If Seashells were Money, Why not Bitcoin?

If seashells were money at one time,* why not Bitcoin? One of the earliest forms of money was seashells; however, gold and silver eventually became the preferred form of money because of their relative scarcity, divisibility, durability, portability, fungibility and then acceptability. The bottom line is that if enough people recognize it as money and accept it as such, who’s to say it isn’t money?

Let’s consider Bitcoin. It’s widely accepted for payment of goods. It’s available for purchase around the world, from the United States to Germany to Argentina to China, and even El Salvador. It’s easily divisible. It’s fungible, easily transported at a low cost, and stored in relative safety. It’s relatively rare. While only 21 million will ever be made, Bitcoin is divisible to eight decimal places. That means there are 2.1 quadrillion pieces, or Satoshis (the name of the smallest unit). In my opinion, Bitcoin will eventually be quoted in Satoshis, not per Bitcoin, because it will go way up in price relative to all the fiat currencies of the world in which they are quoted.

Between the limited supply and the number of Bitcoins already lost, Bitcoin is inherently deflationary. And if people expect the value of Bitcoin to stay the same or go up relative to the fiat currencies of the world, they’ll hoard them rather than spend them. Thus, it seems unlikely to me that much business will be conducted with Bitcoin, except in cases of emergencies. It’ll be treated as digital gold.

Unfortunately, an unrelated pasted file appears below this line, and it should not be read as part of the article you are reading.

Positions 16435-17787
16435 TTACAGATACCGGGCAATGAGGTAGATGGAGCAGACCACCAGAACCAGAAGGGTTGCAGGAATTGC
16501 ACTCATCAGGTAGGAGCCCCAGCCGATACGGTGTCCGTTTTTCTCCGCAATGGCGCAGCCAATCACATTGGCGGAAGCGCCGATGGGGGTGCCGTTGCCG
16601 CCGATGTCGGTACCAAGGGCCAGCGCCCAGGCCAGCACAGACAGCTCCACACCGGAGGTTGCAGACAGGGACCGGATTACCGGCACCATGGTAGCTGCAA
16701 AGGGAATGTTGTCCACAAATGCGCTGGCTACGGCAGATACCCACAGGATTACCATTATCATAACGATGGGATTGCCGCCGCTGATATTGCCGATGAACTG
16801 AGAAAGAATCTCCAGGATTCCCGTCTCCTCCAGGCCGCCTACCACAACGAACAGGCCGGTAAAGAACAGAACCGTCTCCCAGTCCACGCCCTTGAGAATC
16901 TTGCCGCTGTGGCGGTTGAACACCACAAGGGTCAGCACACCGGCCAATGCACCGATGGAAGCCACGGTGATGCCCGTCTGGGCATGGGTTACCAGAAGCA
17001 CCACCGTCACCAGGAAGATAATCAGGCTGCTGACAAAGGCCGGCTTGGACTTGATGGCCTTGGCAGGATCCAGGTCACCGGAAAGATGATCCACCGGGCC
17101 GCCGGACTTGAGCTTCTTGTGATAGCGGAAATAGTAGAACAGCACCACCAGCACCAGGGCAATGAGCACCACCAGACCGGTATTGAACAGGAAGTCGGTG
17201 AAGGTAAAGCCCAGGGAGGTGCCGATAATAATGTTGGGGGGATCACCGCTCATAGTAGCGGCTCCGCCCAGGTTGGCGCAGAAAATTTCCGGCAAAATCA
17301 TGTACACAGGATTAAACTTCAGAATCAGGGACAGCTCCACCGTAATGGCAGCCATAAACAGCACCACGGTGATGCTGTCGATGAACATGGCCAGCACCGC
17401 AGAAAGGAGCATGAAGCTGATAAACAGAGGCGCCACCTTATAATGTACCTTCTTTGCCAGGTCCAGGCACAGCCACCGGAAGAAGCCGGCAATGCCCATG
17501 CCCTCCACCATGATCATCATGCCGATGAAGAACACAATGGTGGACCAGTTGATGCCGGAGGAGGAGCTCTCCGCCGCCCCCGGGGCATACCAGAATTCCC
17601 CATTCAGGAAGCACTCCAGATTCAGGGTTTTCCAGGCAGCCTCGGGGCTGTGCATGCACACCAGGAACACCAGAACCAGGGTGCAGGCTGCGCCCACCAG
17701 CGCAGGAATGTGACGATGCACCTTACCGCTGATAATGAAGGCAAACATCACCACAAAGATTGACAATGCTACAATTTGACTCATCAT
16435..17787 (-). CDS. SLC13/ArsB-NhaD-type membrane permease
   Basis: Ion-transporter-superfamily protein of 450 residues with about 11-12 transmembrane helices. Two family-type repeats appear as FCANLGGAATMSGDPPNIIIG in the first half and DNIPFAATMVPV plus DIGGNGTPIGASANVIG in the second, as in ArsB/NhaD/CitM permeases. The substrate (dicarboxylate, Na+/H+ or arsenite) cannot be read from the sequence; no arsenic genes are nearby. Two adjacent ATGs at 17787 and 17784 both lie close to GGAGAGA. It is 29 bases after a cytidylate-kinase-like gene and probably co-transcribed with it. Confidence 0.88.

In the short run, while the fiat currencies of the world still have some value, I think we’ll see Gresham’s Law come into effect; i.e., bad money drives out good money. In other words, fiat currencies will be used first whenever possible…just to get rid of them while they still hold some value and because they are legal tender; i.e., required by law to be accepted as payment for all debts, public and private. In the long run, either Bitcoin, or some other crypto-asset will replace the fiat currencies because they are more stable; i.e., they can’t be printed into oblivion like a Central Bank Digital Currency (CBDC).

What about the cost to produce Bitcoins? Because the quantity that Bitcoin miners receive is cut in half every 4 years, only the most efficient miners will survive. They will survive by cutting their costs and providing ever better service. That’s the nice thing about the profit motive (which governments don’t have).

What about volatility? Obviously, the price of Bitcoin is stated relative to the fiat currencies of the world. In my opinion, the Bitcoin price will become much more volatile in the short run, as more people adopt it to flee the fiat currencies, but in the long run, when there are virtually no more Bitcoin to be mined, and the fiat currencies are no longer used, it will become a stable store of value.

One last thought about Bitcoin…I recently visited a nearby college campus and stopped a handful of students to ask them what they could tell me about Bitcoin. All but one of them responded, “Nothing.” I was amazed! The new money of the digital age and they didn’t know anything about it! On the other hand, they probably didn’t know that seashells were once used as money, either.

Robert F. Sennholz

*See page 10 of Age of Inflation, by Hans F. Sennholz for a brief history of money.

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